- Why some don’t have one true calling
- Talks to help you find your purpose
- How we make choices
- Talks on how to love work again
- How to Make Hard Choices (Ruth Chang)
The perks of being an exchange student
In the last year of my degree, I did a semester abroad at Arizona State University in Tempe, Arizona. Being an exchange student meant I could move away for a few months to study somewhere completely different. Studying abroad has all sorts of perks:
- meeting new people
- learning from new professors
- gaining an international perspective
- traveling and exploring when you’re not in class, all while earning credits
Something to keep in mind about studying abroad is that it’s usually way more affordable than completing an entire degree in another country. If you want to go abroad for a semester, there are many opportunities that allow you to pay Alberta student fees rather than international student tuition, which can be pricey.
My semester abroad was by far one of my most favorite semesters, I took a couple of Sociology courses, a Women’s Studies course and an old-school analog photography course. In the 7 months I was there I was able to travel to Los Angeles (twice), San Francisco (for the Treasure Island Music Festival), Chicago, Las Vegas (where I ran my first half marathon), and the Grand Canyon. I even got to spend 2 weeks in Puerto Escondido, Mexico trying to surf and learn Spanish. In January, while all my friends in Alberta were commuting in sub-zero temperatures, I was cruising around on my bike in nothing but a t-shirt.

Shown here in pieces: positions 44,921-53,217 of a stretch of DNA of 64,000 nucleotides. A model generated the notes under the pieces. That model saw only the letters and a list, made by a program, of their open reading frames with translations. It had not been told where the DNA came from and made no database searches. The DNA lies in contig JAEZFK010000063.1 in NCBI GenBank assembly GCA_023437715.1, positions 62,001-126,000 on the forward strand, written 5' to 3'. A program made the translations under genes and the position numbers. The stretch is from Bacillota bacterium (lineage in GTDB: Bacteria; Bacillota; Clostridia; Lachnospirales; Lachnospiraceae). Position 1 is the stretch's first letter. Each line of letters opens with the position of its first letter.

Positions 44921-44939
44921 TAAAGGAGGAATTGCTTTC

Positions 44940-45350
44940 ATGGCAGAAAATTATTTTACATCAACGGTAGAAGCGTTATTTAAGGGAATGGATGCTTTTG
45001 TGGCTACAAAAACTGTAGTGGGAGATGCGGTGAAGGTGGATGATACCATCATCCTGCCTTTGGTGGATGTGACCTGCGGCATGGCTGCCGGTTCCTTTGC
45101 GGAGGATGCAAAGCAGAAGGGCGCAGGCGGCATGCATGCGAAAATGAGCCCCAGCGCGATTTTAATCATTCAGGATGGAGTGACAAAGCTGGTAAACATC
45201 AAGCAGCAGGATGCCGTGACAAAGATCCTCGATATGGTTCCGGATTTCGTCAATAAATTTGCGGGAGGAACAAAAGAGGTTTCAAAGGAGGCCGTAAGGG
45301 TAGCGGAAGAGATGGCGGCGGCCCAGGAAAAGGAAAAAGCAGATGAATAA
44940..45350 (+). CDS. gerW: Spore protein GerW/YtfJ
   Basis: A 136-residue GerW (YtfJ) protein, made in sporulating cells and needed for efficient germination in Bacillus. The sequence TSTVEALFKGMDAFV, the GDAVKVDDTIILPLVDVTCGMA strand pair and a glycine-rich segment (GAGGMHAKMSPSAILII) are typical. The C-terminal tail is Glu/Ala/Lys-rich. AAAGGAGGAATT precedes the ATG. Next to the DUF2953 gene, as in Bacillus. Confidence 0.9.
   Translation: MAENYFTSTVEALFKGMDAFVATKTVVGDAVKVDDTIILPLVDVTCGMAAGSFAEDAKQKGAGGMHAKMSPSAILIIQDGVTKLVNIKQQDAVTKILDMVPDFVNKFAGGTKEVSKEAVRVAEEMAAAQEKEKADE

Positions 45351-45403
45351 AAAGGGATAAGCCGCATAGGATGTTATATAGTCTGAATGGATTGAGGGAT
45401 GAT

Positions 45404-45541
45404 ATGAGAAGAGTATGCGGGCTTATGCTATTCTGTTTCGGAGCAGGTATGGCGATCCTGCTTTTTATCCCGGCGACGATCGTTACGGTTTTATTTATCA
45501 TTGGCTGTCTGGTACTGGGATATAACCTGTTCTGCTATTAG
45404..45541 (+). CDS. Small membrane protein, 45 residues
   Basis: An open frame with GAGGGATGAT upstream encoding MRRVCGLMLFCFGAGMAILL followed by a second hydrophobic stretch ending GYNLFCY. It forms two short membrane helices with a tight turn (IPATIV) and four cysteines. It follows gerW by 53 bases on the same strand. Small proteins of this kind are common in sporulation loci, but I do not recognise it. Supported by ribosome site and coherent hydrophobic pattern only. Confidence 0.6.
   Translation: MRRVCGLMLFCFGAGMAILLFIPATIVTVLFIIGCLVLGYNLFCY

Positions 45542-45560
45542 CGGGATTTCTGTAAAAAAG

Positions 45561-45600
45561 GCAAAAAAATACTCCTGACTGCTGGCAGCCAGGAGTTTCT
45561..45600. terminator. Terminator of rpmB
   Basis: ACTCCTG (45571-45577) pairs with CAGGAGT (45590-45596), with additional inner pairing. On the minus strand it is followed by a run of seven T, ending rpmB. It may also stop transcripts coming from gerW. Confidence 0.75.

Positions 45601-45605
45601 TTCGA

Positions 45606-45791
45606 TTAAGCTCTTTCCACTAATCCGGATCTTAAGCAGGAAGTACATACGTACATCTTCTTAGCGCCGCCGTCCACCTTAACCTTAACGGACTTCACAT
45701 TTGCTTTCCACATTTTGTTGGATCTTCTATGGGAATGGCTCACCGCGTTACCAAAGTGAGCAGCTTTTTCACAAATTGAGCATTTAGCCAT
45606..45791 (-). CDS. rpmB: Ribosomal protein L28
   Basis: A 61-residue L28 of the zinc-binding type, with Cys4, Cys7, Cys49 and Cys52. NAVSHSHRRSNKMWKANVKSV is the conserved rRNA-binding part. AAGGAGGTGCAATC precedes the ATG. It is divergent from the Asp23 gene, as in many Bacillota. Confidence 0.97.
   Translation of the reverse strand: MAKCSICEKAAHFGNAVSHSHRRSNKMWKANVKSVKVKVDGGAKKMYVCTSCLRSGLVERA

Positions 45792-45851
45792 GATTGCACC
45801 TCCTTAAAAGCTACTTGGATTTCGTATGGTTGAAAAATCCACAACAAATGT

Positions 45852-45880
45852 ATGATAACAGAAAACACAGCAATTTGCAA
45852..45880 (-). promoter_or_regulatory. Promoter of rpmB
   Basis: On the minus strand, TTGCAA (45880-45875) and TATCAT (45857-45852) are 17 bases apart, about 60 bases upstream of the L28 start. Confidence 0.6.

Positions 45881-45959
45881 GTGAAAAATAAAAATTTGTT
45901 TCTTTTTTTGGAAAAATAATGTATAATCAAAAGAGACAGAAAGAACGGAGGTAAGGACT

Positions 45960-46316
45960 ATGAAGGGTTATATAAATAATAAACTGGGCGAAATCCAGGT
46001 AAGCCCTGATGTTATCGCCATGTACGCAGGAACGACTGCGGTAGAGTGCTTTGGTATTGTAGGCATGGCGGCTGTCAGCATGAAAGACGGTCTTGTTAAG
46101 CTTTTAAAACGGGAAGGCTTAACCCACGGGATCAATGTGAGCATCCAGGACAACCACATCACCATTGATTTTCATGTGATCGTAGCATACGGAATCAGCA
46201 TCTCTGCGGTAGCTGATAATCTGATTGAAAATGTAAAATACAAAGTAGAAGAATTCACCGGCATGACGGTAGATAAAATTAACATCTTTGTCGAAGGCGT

Being an exchange student, I found myself surrounded by other exchange students. Funny thing is, I think I made more lasting friendships with European exchange students than the local Americans. Last summer I got to visit a few of my old friends while travelling in Europe and recently I visited my old roommate who now lives in Tucson, Arizona.
To find out what’s available see:
- Study abroad programs for Albertans.
- Contact your institute’s education abroad office or international education department.
- The University of Alberta (U of A) offers the Go Abroad website. I used the Program Finder to pull up a list of over 100 schools with the courses I wanted. Keep in mind that study abroad opportunities are more common within 4-year degree programs.
- Search for money to fund your trip through the Killam Fellowships program, EduCanada or Scholarships Canada. Your institute might also offer awards, like the U of A’s Education Abroad Awards.
Getting the opportunity to study abroad is an incredible, life-changing experience that adds so much to your education. Just knowing that opportunities all over the world exist, and that funding might be available to make your plans a reality, makes studying abroad seem that much more possible, so check it out.
Learn from other ambassadors or watch these videos:
Alberta Learning Information System (ALIS) resources:
Also visit your learning path to post-secondary.